American Samoa’s Nicky Salapu and Jaiyah Saelua on their love of the game
Apia, SAMOA — It’s not been a good start for American Samoa at the Pacific Games. Some would say it’s been an expected one, with losses to New Caledonia (5-0) and Fiji (9-0), to open up the campaign. But, two who have captured the headlines for the team have been returning goalkeeper and captain, Nicky Salapu, and central defender Jaiyah Saelua.
Despite both being away from international football, they keep coming back. Both claim their passion for the game as their main driving force.
“I always have the passion for it. First of all I would like to say thanks to God for giving me the strength to play. I would also like to thank my wife and my son Dylan for helping me to come on this trip. The whole purpose of me coming over here is making my family proud and to get one more chance to stand on the pitch and to enjoy the game that I love. I can’t even go without playing soccer,” Salapu tells Football in Oceania after the second match against Fiji.
Saelua seconds that:
“Every time I try to step away from football, something just pulls me back. It could be my passion to play, and just seeing the development of the federation and how passionate they are about developing the sport. It makes me want to continue to be a part of that. I feel like our role as a senior player is to come back and help as much as we can.
“That’s why Nicky’s back and that’s why Ramin [Ott] was dying to come but couldn’t, due to his military responsibility. Our heart and souls are here with the federation, because they try so much to develop, but there isn’t much that keeps the athletes in American Samoa. As much as Nicky and I say that this would be our last time, trust me, four years coming we’re gonna want to be right back on the field with the boys,” she tells Football in Oceania.
Saelua is the world’s first transgender football player to play in a FIFA World Cup qualifying match [in 2011], and she has since become an ambassador for equality. After her transformation from a man to a woman she didn’t think she would step back on the field.
“I kinda gave up hope after I started my transition. I tried to get back into competition and it didn’t work out very well. I got cut from the team, I knew my performance wasn’t as good as it was before, but then I went off hormones for a bit and I got back into training. I moved back to American Samoa and was motivated by the football federation to get back on the field. Especially the coach, he was the main driving force for me coming back to the field as a player and I appreciate that drive. I’m not to where I was before, but I’m getting closer and closer as the competition goes on.”
She says the role as an ambassador was never something she aspired to be, it just “kind of happened” because she happened to be the first transgender.
“I’m nothing but a football player for my country, it’s my passion and it’s what I love to do. It just so happens that I’m transgender, in western terminology, in American Samoa culture I’m recognized as a fa’afafine. To advocate for LGBT athletes and advocating for Pacific representation. All of that have been some of the highlights of my life. […] Being the first transgender has opened up the door to the international arena where I could advocate for something bigger than myself.”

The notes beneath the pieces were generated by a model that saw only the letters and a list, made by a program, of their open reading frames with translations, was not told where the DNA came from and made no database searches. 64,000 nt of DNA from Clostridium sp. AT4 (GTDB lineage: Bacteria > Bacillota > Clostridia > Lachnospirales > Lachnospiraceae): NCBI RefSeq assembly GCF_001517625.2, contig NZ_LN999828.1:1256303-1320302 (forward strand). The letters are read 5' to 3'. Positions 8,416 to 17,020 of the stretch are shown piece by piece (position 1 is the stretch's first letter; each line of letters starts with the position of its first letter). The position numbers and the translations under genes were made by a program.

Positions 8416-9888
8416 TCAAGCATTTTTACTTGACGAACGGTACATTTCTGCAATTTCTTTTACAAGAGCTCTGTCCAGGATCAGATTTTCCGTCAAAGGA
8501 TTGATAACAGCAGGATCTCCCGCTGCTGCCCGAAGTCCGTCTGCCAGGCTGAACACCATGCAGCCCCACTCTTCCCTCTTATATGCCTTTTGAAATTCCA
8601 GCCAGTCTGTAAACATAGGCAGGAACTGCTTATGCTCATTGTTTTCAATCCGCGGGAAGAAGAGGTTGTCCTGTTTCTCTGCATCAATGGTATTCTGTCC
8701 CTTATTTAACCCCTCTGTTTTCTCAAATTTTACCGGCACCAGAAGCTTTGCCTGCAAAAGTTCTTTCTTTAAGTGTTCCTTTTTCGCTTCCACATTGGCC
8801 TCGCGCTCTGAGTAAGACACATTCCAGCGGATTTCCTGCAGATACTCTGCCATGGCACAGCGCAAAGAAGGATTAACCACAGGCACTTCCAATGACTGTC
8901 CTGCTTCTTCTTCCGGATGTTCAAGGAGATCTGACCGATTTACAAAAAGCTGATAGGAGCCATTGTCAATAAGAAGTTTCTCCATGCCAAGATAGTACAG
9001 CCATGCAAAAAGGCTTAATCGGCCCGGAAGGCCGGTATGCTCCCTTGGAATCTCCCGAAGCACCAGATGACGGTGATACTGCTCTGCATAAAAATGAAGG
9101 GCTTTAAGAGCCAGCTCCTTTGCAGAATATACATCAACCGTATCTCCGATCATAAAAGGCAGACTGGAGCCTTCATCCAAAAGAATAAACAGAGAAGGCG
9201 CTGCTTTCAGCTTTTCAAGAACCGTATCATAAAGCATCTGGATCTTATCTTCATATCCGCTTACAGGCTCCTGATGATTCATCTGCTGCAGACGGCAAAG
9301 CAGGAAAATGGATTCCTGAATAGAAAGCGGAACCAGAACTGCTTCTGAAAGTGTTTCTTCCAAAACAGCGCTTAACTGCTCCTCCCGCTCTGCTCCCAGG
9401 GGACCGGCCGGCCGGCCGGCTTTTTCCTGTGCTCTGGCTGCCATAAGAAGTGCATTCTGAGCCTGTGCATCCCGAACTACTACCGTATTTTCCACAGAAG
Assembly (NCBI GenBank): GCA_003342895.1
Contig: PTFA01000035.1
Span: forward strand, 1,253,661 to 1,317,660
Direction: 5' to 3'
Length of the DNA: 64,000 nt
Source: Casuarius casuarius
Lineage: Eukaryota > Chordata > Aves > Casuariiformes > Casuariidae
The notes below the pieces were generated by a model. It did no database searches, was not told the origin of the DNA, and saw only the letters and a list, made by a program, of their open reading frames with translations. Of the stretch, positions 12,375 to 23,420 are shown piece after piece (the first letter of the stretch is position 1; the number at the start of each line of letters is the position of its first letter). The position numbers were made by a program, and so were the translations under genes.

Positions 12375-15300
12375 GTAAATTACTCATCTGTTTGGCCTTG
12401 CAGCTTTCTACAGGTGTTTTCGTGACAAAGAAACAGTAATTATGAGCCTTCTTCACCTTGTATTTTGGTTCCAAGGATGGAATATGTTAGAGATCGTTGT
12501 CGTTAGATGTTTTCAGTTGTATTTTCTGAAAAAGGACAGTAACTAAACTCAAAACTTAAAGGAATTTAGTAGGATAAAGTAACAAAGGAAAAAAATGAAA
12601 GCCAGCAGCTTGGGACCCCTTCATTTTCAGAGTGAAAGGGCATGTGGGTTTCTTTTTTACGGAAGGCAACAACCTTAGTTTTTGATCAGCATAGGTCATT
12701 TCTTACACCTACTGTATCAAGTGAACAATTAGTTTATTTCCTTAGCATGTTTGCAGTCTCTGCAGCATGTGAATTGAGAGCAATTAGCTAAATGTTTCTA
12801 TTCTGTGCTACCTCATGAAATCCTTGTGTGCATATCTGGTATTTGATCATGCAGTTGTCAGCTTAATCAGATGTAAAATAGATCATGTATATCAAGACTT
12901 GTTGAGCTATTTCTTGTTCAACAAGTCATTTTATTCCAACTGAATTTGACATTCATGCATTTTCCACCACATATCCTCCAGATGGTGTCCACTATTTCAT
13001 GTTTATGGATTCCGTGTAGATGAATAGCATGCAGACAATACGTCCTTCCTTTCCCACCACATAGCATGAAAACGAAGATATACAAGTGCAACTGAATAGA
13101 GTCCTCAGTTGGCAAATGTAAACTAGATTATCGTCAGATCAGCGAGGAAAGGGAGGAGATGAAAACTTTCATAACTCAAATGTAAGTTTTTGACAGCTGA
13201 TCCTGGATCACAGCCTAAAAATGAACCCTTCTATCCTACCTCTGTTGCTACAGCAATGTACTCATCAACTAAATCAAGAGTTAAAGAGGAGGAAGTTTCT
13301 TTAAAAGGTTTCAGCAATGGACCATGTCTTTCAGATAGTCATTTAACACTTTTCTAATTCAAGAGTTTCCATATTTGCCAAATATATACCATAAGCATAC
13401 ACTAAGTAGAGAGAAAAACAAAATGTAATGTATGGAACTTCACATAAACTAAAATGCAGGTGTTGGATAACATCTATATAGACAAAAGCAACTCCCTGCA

Salapu says he loves Saelua and loves playing with her. And he even reveals a little secret about their past.
“I love Jaiyah, I used to coach her when she was young. In eighth grade. We won the [school] championship and we built up that chemistry, that friendship. And then the first time we played together in 2004, over here in Samoa [2006 OFC Nations Cup qualifying, ed.], it was like the best moment ever. [..] I support her and I love her to death. I love playing with her, she’s my inspiration, everywhere we go to play. Half man, half girl, playing against real men, strong men, she can compete, you know. I give her all the respect, she’s awesome. She’s an amazing person,” he says.
As for the results at this tournament, while it hasn’t gone their way so far, the young American Samoa squad could be capable of good things, Saelua believes.
“They’re really young but from our game with New Caledonia and our training in American Samoa, I noticed there was a different kind of, I don’t know what it is… we had the spirit, back in the day, and these kids have the skills and technique.
“It’s far from what it needs to be in order to come and be actual competitors with countries like New Caledonia and Fiji but it’s steps towards the right directions. It was evidenced by our game against New Caledonia, aside from those two penalties in the box, it could have been 3-0 game and I think we gave them a run for their money,” the center back, who was rested against Fiji, says.
Veteran goalkeeper Salapu admits that it’s frustrating to be on the receiving end of big losses, and the 38-year-old says communicating with his young and inexperienced squad is sometimes a challenge.
“I’m giving all the honor and thanks to the boys, because they’re young. I can tell them to move forward, sideways, mark a man, then I get frustrated and losing my voice trying to communicate with them, but they couldn’t communicate back to me with action.
“It’s really hard for me to keep going if it’s not working. It’s just a start for most of the players, but my term will be over soon, but I’m still loving to play. Frustrated, passionate and excited, you know, but at the end of it, you still know the game,” he says.
The next game for the American Samoa squad will be against non-FIFA side Tuvalu, whom they lost to at the Pacific Games in 2011. Now the American Samoans are back for revenge, and Saelua is confident.
“I think we’re up for more than revenge. Tuvalu is giving us an opportunity to win. Not to assume anything, but I feel very confident that we can beat them. It’s going to be a good game,” she believes.